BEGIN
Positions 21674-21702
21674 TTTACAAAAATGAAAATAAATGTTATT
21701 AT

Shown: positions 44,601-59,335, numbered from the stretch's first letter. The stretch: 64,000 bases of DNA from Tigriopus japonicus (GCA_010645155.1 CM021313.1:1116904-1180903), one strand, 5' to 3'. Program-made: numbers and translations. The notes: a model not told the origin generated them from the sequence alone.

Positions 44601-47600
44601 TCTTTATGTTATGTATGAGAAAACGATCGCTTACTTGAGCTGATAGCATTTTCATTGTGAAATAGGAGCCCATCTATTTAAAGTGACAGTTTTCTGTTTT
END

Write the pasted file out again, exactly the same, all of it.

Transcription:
Positions 21674-21702
21674 TTTACAAAAATGAAAATAAATGTTATT
21701 AT

Shown: positions 44,601-59,335, numbered from the stretch's first letter. The stretch: 64,000 bases of DNA from Tigriopus japonicus (GCA_010645155.1 CM021313.1:1116904-1180903), one strand, 5' to 3'. Program-made: numbers and translations. The notes: a model not told the origin generated them from the sequence alone.

Positions 44601-47600
44601 TCTTTATGTTATGTATGAGAAAACGATCGCTTACTTGAGCTGATAGCATTTTCATTGTGAAATAGGAGCCCATCTATTTAAAGTGACAGTTTTCTGTTTT